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Build your own female scientists with this new Lego set, coming soon!

Museum of Natural History
Lego set featuring three female scientists gets the green light.
Lego announces a new set featuring three scientists. And they are all women!

In August, Lego will produce a limited-edition box set called Research Institute, featuring three female scientists in the act of learning more about our world and beyond.

If you buy the set, your little one (or you) can build an astronomer peering into her telescope, a paleontologist using her magnifying glass to examine a dinosaur skeleton, and a chemist mixing solutions in her lab.

(Do you like how many "hers" were in that last sentence? I sure did!)

Research Institute was designed by Ellen Kooijman, a geochemist at the Swedish Museum of Natural History, and a self-confessed Adult Fan of Lego.

She has been playing around with Legos for more than 10 years now, but it wasn't until 2012 that she finally made some of her designs public on the Lego Ideas website. This is a place where fans can suggest new ideas for Lego sets and vote for other ideas that they like. If a proposed set gets 10,000 votes, Lego will consider putting it into production.

It took about a year for Kooijman's set to get 10,000 votes and another year for Lego to decide to put it into production. But this week the project got the green light. 

"We’re very excited to release Ellen Kooijman’s Female Minifigure set, featuring 3 scientists, now entitled 'Research Institute' as our next Lego Ideas set," the company said in a statement. "This awesome model is an inspiring set that offers a lot for kids as well as adults."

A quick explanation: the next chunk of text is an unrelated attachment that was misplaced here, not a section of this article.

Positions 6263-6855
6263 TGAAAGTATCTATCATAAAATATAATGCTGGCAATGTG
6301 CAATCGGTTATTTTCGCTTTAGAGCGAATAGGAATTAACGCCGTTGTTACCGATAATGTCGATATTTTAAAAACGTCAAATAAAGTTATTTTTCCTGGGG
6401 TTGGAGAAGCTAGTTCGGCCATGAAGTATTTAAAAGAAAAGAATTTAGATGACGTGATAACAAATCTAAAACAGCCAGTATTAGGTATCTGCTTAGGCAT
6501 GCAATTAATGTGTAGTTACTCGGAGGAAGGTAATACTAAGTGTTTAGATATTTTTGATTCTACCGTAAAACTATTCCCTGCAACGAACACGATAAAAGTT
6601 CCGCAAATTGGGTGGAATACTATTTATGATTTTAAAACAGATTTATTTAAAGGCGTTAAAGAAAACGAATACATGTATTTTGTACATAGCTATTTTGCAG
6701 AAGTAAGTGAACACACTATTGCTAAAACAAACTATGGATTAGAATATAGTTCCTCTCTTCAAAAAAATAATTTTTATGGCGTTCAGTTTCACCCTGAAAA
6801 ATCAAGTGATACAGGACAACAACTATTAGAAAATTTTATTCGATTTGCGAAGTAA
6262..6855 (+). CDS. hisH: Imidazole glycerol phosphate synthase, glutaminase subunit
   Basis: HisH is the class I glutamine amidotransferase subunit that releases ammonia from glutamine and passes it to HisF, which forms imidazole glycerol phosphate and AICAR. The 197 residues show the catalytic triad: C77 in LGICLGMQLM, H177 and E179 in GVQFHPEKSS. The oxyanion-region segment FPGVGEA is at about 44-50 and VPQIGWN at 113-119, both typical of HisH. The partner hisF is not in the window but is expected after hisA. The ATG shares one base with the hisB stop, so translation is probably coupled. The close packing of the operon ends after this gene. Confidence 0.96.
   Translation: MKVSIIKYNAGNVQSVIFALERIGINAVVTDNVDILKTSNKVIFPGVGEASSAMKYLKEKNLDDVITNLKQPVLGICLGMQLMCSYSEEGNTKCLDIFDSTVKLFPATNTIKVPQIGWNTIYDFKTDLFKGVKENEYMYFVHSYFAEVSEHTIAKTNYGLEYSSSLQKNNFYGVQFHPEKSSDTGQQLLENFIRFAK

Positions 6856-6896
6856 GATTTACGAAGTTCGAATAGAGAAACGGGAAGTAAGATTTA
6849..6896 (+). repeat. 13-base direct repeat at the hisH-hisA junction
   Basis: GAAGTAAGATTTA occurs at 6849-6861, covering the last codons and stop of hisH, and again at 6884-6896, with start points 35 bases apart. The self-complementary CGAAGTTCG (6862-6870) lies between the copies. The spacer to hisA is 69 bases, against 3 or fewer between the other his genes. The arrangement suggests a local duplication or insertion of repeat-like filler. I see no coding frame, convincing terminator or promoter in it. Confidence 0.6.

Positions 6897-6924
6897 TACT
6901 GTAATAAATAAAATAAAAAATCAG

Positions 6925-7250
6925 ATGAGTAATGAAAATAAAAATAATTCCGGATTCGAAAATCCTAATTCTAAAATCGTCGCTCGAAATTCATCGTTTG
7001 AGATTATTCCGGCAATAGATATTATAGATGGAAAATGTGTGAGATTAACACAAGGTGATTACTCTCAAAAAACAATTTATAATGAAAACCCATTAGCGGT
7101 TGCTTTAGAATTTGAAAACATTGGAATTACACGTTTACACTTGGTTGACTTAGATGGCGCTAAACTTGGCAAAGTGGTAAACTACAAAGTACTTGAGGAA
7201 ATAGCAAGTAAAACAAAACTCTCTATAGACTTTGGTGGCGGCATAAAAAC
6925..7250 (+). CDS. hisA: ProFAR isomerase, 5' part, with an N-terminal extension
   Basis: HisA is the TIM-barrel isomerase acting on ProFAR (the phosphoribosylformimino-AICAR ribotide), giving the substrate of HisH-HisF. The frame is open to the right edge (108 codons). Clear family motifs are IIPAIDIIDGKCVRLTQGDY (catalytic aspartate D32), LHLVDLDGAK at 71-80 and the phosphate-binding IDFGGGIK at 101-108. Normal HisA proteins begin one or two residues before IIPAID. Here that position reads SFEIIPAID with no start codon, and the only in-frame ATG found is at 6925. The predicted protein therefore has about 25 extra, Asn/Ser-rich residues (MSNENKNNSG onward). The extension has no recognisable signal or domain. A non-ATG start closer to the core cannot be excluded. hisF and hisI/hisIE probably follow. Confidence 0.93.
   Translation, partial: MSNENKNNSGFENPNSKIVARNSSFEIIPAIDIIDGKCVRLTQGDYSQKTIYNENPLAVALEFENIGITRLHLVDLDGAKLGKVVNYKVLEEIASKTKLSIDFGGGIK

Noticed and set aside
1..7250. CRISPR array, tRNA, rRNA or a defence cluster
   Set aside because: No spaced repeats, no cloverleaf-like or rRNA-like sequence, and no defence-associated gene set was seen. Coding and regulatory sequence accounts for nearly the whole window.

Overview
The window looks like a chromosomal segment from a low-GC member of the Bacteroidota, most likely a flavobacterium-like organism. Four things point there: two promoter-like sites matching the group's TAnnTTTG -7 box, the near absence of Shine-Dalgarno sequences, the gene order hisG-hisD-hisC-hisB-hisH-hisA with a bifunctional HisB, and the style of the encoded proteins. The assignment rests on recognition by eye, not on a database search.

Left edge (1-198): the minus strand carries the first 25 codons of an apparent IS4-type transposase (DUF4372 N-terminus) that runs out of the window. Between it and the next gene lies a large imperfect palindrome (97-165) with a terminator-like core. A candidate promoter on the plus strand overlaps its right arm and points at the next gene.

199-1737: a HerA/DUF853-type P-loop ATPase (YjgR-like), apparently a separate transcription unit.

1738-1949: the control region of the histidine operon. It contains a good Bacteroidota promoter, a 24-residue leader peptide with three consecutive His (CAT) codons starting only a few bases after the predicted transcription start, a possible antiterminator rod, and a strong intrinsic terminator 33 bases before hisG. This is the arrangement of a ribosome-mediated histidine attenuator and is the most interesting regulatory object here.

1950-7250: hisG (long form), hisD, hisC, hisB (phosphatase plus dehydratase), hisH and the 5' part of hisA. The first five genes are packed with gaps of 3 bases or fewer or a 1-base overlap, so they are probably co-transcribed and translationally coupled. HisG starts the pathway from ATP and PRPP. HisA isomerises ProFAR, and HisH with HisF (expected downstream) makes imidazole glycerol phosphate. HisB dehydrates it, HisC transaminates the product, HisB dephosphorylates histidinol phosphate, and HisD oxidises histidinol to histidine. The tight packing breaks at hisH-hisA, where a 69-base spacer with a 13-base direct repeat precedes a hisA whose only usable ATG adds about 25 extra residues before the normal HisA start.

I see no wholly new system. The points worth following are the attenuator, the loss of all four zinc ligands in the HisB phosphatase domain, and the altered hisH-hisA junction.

Lego added that the final design, pricing and availability are still being worked out, but said the set is on track for an August release.

Kooijman originally designed 12 vignettes featuring women doing all kinds of interesting jobs -- all on a 6-inch-by-4-inch base plate. If you click through the images above, you can see some of her other ideas, including a female judge, a female falconer and a female robotics engineer designing a robotic arm.

"As a female scientist I had noticed two things about the available Lego sets: a skewed male/female minifigure ratio and a rather stereotypical representation of the available female figures," Kooijman writes in a blog post. "It seemed logical that I would suggest a small set of female mini-figures in interesting professions to make our Lego city communities more diverse."

Kooijman is already working to get more of her Lego sets made. Her Mini-Big Bang Theory set is under review. 


 

Copyright © 2014, Los Angeles Times
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